And to throw my hat in the pedantic ring of definitional debate, here’s the thing: Feminism doesn’t mean equality. Etymologically and in practice, the political and academic movement of feminism is and has always been a women’s interest movement, full stop. It’s right there in the word, and it has historically been reflected in just about every position and accomplishment of political and ideological feminism, from the Declaration of Sentiments’ hyperbolic and inflammatory list of grievances against men, the suffrage movement that came out of it, the second wave which was responsible for women’s reproductive rights and equality in the workplace (as well as things like the Duluth model and Valerie Solanas), and today’s feminism that almost exclusively addresses women’s issues from the arguably necessary to the ridiculous and reactionary. (And as an aside, egalitarianism means equality, and in my experience, people who identify as egalitarian tend to have more views akin to the meme above… wink, nudge.)

But let’s be reasonable. I don’t mind if you have egalitarian views but call yourself a feminist. I’m not that pedantic. Words and labels just don’t matter that much. It’s what you do and what you advocate that matters. But I hear a lot of “no true Scotsman” silliness from both sides, feminists claiming that certain feminists are not real feminists or not influential, and anti-feminists similarly defining feminism by those adherents who have the most offensive views.

Realistically, this is something that’s bound to happen when a movement gets as big and influential as feminism has. It’s going to have a variety of interpretations and branches, and I think it’s time for us all to acknowledge that there are a LOT of types of self-identified feminists, from people like Anita Sarkeesian to Gloria Steinem to the tumblr SJW types to the egalitarians who agree with the above meme and even some folks whose views are more anti-feminist than strictly feminist (I have been told by many that my views actually make me a feminist, and this doesn’t bother me in the least).  Each of these have very different philosophies when it comes to gender issues.

Just like Christianity or any other religion, once there are enough adherents, the ideology is going to start to branch off into subgroups that differ widely. So which is the true Scotsman: Baptism, Catholicism, or Methodism? The fact is, they are all Christian, but it seems perfectly fair and reasonable that the most prominent aspects of Christianity, the tenets that influence culture and policy, the beliefs that infiltrate our politics and threaten our rights, are the ones that are most of interest and concern to those of us who are not Christian. To us non-Christians, those are the defining aspects of Christianity, or at least, of the Christianity that affects us, even though we all know there are Christians who do not oppose marriage equality, fight against reproductive rights, or engage in xenophobic defamation of Arabs and Muslims. I don’t have to deny the existence of moderate, reasonable Christians to acknowledge that the more extreme Christianity that threatens to affect my life is present and harmful, and I would be foolish to write them off as “not real Christians.” Whether or not a given Christian agrees with them, they are real Christians insofar as they use Christian dogma and beliefs to promote policies supported by biblical scripture.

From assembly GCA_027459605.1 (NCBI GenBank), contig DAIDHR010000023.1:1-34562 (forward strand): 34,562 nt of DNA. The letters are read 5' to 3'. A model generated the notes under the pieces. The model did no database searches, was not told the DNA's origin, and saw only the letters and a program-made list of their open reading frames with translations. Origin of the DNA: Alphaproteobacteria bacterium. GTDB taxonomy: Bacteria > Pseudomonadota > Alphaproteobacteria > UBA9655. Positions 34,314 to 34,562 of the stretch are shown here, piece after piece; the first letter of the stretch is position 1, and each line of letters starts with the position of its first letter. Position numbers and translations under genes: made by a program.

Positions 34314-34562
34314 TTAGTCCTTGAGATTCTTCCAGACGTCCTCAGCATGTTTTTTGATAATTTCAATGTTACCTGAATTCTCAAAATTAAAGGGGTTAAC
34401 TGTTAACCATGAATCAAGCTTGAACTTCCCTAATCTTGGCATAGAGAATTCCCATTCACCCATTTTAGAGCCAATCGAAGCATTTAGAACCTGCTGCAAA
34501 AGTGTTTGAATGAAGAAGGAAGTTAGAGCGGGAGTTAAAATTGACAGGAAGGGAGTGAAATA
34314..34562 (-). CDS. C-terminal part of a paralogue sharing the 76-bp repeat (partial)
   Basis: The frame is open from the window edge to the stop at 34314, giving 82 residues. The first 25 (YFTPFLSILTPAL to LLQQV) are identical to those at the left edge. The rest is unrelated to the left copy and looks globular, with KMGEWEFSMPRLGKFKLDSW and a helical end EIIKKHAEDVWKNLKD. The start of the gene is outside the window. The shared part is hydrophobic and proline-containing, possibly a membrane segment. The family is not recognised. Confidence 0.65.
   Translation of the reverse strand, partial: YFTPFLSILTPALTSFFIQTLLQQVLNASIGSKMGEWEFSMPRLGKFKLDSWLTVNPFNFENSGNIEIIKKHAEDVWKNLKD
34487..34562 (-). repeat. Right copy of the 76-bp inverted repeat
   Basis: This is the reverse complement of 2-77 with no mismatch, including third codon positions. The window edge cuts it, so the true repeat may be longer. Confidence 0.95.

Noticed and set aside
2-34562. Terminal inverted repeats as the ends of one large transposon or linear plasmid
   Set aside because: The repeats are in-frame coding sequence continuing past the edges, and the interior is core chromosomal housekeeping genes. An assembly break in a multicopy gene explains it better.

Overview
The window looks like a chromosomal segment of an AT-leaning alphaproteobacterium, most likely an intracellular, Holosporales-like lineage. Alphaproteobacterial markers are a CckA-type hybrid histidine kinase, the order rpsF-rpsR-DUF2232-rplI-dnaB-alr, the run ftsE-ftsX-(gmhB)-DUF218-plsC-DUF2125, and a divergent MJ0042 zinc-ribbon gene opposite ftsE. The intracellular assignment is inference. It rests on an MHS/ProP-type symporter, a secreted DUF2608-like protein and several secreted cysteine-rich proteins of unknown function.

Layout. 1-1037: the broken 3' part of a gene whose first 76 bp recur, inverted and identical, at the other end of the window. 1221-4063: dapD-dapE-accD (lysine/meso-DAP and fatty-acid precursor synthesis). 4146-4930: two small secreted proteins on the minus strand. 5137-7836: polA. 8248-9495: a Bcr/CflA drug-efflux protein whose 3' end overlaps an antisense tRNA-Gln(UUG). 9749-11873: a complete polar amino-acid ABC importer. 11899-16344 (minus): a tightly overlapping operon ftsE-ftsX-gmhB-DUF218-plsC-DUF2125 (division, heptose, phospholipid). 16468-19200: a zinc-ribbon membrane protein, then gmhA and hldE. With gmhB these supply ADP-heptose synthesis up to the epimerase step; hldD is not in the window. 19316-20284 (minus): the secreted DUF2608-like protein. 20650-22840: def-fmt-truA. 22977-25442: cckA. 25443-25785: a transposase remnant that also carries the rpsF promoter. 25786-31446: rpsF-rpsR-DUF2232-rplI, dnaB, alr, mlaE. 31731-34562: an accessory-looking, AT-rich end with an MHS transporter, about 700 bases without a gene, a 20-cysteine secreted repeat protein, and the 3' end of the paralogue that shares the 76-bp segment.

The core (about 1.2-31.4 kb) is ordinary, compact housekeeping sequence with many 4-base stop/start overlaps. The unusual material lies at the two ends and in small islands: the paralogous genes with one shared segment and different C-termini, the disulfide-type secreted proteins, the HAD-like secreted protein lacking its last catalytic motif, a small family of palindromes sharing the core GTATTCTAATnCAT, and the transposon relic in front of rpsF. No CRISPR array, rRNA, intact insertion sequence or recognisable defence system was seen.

Similarly, you can choose to define feminism however you please, and if the dictionary definition suits you and describes your actual advocacy, well fine, but you’d have to be willfully ignorant not to acknowledge that the egalitarian interpretation of feminism is not the feminism represented in policy, academia, and pervasive cultural movements. The representative, power holding members of the movement (and they are definitely members of the movement), the ones who use feminist theory to influence the lives of others, those feminists are not equity-minded people. Or if they are, they have a very different definition of equity than those of us outside their ideology.

So let’s talk about definitions. Let’s talk about what I mean when I say I am not a feminist and I oppose feminism.

I don’t consider myself a feminist, as defined by the popular and predominant representation of the movement, because I believe in equality.

Let me explain. Because I believe in equality, I am not interested in political feminism’s initiatives to implement affirmative action and scholarship and incentive programs that give women an even greater advantage over men in education and hiring, especially when boys have higher dropout rates in high school than girls, go on to earn 40% of all postsecondary degrees, earn an average of 8% less than women in most cities, experience a slightly higher rate of unemployment than women, and make up the majority of the homeless, and I do not ask to be paid as much as a man who works different hours in a different field (often exposing himself to harsher conditions and a much higher risk of workplace injury and death). I want to be educated, hired, and paid based on the merit of my skills, not handed things for the fortune of having a vagina, just because the vagina-havers in the past had a rough time of it. Even if you believe the series of misconceptions and oversimplifications used to assert that women are disadvantaged in these ways, the last thing we need is to be discredited and demeaned by these blunt tools that only tip the scales in the opposite direction and lead to the opposite inequality of the one we previously fought (opposite inequalities on which feminism as a whole is profoundly silent). Turning the tables is not equality, and I want to be treated as an equal. I don’t want special programs or privileges.